An Open Letter to the Swarthmore College Community,
The situation involving Swarthmore’s Women’s Basketball team is complex and multidimensional, with a number of different perspectives. There is clearly a deep conflict here, and achieving a resolution is ongoing.
Unfortunately, conjecture and interventions, from the truest feelings to mischaracterizations, abound in the public forum. My colleagues and I have been accused of failing to react to an anonymous instagram post alleging Coach Brown engaged in sexual misconduct several years ago at her former institution. In actuality, within a week of the post, our Title IX coordinator launched a formal inquiry. Through that inquiry, we have been unable to substantiate the anonymous allegations. And though we do not know the identity of the individual who made the claims, we have reached out to them through a third party, and they have so far declined to speak with us. We of course respect that decision and this individual’s privacy.
We take all allegations of sexual misconduct seriously; our Title IX Coordinator looks into these types of accounts diligently. But we will not — we cannot — assume wrongdoing of individuals in our community based on unverifiable information.
No Swarthmore students have raised complaints of sexual misconduct in this case. The complaints that I heard by Swarthmore student-athletes were unrelated to Title IX.
Earlier this month, an anonymous post to Voices by someone claiming to be a member of the Swarthmore Women’s Basketball team called for the administration to “fully investigate all allegations, and take appropriate action.” The post was made after I had notified all parties involved of my plans to share with them the results of a formal inquiry by the end of that week.
I have now shared my confidential findings and recommendations with the individuals involved. Some of our student-athletes are unsatisfied with my report; others are eager to begin the process of healing; all care deeply about their teammates and the fate of women’s basketball at Swarthmore.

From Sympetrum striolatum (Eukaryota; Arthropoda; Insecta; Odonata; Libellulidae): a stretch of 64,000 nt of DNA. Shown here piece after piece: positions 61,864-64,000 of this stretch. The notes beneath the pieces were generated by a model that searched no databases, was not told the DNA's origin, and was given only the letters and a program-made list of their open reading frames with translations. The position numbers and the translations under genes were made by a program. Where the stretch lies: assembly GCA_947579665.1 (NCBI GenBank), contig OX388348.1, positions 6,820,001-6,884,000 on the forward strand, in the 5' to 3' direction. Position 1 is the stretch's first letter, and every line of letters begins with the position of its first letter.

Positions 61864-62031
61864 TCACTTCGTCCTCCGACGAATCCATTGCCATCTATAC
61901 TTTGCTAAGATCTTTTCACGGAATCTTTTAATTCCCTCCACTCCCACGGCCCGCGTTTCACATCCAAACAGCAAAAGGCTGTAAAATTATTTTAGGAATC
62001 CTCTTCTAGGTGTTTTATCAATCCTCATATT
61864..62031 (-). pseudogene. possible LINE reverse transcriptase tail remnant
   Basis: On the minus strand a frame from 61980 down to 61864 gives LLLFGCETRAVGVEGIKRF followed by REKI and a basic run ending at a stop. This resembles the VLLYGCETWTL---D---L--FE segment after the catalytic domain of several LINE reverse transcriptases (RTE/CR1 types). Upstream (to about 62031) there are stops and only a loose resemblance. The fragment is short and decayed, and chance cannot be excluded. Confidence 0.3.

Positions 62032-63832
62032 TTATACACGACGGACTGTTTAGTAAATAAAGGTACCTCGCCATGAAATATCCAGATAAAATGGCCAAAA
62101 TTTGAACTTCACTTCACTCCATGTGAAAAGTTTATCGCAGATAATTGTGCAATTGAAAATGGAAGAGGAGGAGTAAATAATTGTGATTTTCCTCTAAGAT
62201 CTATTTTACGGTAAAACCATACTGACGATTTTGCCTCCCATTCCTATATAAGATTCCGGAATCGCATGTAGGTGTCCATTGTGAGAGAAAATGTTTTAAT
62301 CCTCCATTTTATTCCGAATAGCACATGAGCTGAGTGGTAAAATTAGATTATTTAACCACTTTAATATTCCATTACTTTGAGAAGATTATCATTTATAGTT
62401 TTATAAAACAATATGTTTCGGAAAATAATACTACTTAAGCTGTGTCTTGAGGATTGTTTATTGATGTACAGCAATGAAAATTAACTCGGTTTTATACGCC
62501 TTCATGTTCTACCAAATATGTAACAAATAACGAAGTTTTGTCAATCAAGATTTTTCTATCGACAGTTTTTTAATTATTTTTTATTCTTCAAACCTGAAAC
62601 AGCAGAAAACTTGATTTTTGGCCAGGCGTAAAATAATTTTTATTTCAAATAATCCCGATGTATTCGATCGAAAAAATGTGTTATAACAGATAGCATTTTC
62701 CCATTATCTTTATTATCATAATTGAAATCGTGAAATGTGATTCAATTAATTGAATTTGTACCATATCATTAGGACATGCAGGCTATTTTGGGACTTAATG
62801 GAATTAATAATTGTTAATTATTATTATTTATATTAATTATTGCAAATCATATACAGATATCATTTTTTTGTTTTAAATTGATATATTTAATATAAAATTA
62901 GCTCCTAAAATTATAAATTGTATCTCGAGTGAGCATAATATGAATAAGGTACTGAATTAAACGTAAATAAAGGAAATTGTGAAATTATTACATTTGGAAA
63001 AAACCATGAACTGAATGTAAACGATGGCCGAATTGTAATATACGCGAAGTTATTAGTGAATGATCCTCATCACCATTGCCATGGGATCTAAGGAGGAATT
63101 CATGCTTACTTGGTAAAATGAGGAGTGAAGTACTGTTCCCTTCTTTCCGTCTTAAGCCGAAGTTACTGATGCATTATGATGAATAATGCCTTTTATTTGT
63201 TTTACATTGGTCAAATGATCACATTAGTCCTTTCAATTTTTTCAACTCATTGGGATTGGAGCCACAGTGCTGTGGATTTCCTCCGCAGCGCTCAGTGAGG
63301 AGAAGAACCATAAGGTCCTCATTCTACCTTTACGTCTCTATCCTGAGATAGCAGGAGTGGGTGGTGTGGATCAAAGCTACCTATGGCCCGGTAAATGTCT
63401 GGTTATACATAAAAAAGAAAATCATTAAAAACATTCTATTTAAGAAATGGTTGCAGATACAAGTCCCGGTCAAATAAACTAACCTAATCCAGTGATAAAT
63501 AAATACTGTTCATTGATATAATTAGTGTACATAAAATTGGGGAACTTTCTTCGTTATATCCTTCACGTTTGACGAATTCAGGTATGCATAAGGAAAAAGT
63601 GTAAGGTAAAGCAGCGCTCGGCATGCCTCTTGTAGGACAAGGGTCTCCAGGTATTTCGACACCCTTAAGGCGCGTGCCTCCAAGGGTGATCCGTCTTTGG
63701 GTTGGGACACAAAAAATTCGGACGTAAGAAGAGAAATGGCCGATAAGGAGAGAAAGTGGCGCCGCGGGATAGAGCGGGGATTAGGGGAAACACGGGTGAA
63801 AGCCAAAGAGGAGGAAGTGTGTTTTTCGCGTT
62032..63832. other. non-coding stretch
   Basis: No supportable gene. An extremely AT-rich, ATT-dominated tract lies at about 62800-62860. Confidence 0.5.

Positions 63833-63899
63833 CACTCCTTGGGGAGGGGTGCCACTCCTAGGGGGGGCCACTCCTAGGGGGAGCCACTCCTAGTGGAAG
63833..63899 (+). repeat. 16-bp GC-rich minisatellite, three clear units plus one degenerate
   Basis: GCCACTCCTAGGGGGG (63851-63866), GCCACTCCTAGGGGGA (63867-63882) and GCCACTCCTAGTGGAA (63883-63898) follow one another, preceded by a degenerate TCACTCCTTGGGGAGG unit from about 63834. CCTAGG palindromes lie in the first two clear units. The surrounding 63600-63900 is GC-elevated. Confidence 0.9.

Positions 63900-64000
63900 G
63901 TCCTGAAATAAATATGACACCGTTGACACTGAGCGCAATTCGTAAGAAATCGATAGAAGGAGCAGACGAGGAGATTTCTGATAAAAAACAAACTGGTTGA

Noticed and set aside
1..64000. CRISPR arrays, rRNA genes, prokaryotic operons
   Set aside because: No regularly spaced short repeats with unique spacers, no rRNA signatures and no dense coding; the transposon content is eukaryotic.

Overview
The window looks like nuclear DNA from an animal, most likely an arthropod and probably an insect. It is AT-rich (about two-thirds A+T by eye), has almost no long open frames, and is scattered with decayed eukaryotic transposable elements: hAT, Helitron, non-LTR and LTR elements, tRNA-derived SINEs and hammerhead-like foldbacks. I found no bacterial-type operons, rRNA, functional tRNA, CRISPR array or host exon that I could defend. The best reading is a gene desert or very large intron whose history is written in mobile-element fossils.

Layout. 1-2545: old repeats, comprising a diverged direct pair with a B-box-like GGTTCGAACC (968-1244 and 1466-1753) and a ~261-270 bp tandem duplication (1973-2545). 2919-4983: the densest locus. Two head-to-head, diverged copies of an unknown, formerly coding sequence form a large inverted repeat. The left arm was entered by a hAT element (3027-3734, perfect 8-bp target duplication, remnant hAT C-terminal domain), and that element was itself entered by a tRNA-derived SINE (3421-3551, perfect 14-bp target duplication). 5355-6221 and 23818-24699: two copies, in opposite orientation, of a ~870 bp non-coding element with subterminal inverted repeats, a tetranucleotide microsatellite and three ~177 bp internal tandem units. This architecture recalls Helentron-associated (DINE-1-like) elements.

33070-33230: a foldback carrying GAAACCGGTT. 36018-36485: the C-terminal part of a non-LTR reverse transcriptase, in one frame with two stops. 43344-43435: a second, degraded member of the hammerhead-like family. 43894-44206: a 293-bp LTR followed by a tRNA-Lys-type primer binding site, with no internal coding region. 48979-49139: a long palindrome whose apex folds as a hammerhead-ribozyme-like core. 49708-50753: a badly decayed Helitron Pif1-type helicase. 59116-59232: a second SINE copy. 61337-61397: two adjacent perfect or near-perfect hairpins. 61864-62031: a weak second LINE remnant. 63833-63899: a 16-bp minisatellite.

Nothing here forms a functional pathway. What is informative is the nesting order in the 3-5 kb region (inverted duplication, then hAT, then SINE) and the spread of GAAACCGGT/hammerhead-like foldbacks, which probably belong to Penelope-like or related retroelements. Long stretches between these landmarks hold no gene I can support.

I am not naive enough to think that the report won’t somehow find its way into the public’s eye. But I do caution against those who wish to continue speculating in the court of public opinion on what is a complex and challenging set of circumstances; doing so surely hampers our ongoing efforts to engage in the true restorative practices necessary to help the team heal and move forward. And I am deeply troubled by the insinuation that my colleagues and I want anything other than to achieve a resolution that considers the health, safety and fairness of students, faculty and staff. There has been no point at which I have said, “Get over it and move on.” The work of genuine reconciliation is never immediate. And I am appreciative of the dozens of hours Acting Athletics Director Borbee has put toward listening to students, the coach and the assistant coaches.
No single inquiry will get us where we need to be — in this situation or in most of the conflicts that we face with our fellows on and off campus. A willingness to work together to change direction — especially after a season that held pleasure, pride and for some fear, frustration and disappointment — would seem to be well worth our consideration and the collective framing of that work worthy of participation.
Not everyone in the broader community can or should be involved in the work of healing a specific group that is broken, but everyone can be supportive that such work must be done in order to achieve possibilities for individual and group transformation.
Provost and Dean of the Faculty
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